- Mobile Reception (Telstra)
Just 6km along the Boxwood Hill-Ongerup Rd you will cross Chingarrup Creek. This is a tributary of the much larger Corackerup creek system, the next major creek crossing to the north.
All the brooks and creeks in this area are tributaries of the Pallinup River, the largest river system on the South Coast. Known for a long time as the Salt River, the Pallinup has probably been saline for a long time, yet there is evidence that salinity levels have been rising in many creek and river systems through here since the original clearing for agriculture.
Story of the place
Remnants of vast waterways
The road dips down into a broad valley that is disproportionately sized when compared to the small creek at the bottom. In fact, when you drive across the creek, it is likely to appear as a collection of small pools. The way creeks are so deeply incised into the landscape is a reminder of how vast the waterways once were, and how much this ancient landscape has been shaped by water, very old water.
Image: Nicole Hodgson
Image: Nicole Hodgson
Unlike geologically young places, like Europe and North America, where glaciers and volcanic activity has created fresh young soils, here in south-western Australia, the land has been relatively undisturbed for millions of years, with only slow and steady erosion from wind and water shaping the topography and leaching nutrients out of the soils over millennia.
With an annual rainfall of about 400mm – and declining – water is precious in the Fitz-Stirling. These small creeks are important natural corridors for the movement of animals and contain distinctive communities of plants and animals not found elsewhere in the landscape.
With such low rainfall, the water flow through the creeks is generally low or nothing at all, and so the numerous permanent river pools are critical refuges for fish, invertebrates and aquatic plants. A nearby pool on the Chingarrup creek was monitored in 2016 and 15 macroinvertebrate species were discovered.
See & Do
If traffic is light, it may be possible to pull off on the side of the road close to the creek crossing, to explore the creek on foot.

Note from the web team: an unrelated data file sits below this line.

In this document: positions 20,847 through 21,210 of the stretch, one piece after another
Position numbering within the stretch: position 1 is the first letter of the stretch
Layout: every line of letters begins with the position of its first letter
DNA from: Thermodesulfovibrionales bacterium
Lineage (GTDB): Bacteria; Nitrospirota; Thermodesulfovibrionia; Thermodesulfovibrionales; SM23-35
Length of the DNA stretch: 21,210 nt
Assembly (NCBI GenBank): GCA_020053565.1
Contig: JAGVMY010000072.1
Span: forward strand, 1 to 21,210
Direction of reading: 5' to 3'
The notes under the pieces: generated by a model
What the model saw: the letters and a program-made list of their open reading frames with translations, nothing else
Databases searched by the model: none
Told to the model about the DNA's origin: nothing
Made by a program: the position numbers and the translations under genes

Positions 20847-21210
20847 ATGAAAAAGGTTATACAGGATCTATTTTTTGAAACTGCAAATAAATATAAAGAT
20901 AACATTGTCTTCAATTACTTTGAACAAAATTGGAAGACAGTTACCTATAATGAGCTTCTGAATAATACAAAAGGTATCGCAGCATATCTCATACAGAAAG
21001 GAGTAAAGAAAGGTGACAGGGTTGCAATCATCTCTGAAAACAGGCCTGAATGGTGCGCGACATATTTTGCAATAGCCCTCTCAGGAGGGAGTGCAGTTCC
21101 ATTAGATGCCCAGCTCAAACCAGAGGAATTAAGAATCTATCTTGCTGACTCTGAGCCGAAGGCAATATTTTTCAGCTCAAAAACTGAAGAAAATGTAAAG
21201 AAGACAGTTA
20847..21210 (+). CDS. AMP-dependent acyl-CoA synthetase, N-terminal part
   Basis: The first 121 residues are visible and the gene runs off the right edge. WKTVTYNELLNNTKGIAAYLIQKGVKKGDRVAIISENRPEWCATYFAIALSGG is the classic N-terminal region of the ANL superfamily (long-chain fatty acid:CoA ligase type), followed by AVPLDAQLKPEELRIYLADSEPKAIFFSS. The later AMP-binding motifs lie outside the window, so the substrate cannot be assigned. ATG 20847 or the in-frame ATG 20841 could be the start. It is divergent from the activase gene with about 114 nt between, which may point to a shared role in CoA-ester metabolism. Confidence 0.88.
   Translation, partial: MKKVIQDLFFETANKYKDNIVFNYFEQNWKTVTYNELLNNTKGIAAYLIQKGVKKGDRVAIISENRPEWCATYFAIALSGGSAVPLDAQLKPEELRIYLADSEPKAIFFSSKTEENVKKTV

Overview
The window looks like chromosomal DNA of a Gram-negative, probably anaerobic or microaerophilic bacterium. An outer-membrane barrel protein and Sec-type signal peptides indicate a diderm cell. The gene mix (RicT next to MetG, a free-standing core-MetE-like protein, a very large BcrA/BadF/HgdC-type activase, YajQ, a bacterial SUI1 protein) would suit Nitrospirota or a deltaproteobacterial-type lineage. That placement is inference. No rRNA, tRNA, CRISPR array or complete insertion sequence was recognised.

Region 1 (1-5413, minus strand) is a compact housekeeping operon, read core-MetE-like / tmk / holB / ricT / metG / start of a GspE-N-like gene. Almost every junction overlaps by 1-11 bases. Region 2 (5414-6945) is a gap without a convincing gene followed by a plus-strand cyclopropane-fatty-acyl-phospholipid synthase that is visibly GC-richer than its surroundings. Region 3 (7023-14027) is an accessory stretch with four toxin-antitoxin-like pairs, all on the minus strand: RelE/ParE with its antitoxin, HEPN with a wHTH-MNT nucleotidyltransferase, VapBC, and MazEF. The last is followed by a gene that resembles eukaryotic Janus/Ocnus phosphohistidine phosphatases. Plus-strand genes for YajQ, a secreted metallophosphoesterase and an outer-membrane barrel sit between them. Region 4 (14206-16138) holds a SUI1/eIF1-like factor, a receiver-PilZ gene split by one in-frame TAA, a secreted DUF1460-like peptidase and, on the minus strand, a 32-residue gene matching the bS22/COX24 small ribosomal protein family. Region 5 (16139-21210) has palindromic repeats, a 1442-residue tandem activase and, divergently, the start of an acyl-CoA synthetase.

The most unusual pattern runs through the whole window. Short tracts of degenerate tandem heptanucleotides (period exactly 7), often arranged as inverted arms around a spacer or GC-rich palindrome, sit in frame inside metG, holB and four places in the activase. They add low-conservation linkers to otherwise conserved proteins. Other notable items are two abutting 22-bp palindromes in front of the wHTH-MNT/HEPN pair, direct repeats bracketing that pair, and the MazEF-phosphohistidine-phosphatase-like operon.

Giving back and getting involved
Gondwana Link plays a key coordination role in the ecological restoration work in the Fitz-Stirling area.
There are many other sites to visit nearby including:
Just to the north of Chingarrup Creek is Chingarrup Sanctuary the very first property purchased for ecological restoration as part of the Gondwana Link program, back in 2002.
Corackerup Creek Crossing
Like nearby Chingarrup Creek, Corackerup Creek is also deeply incised into the surrounding landscape, and is part of a substantial sub-catchment of the Pallinup River.
Boxwood Hill - Ongerup Road
This first stretch of road will take you into the heart of one of Australia’s most important ecological restoration areas.
Boxwood Hill crossroad
The intersection on South Coast Highway that leads to the Fitz-Stirling area.
Carbon Neutral restoration site
This property was purchased and replanted for ‘Carbon sequestration, biodiversity and habitat restoration.’
The pullover area adjoins the now privately-owned conservation property that was initially restored by Carbon Neutral. The Corackerup Nature Reserve is over the road.
Nowanup is a special place. A centrepiece of ecological restoration in the Gondwana Link, it is also a centre for the Noongar community for healing country and healing people.
This is a remote area and there are limited facilities available. There is a roadhouse at the Boxwood Hill intersection.
See Visitor Information from the Shire of Jerramungup for accommodation, eating and camping options in Jerramungup and Bremer Bay.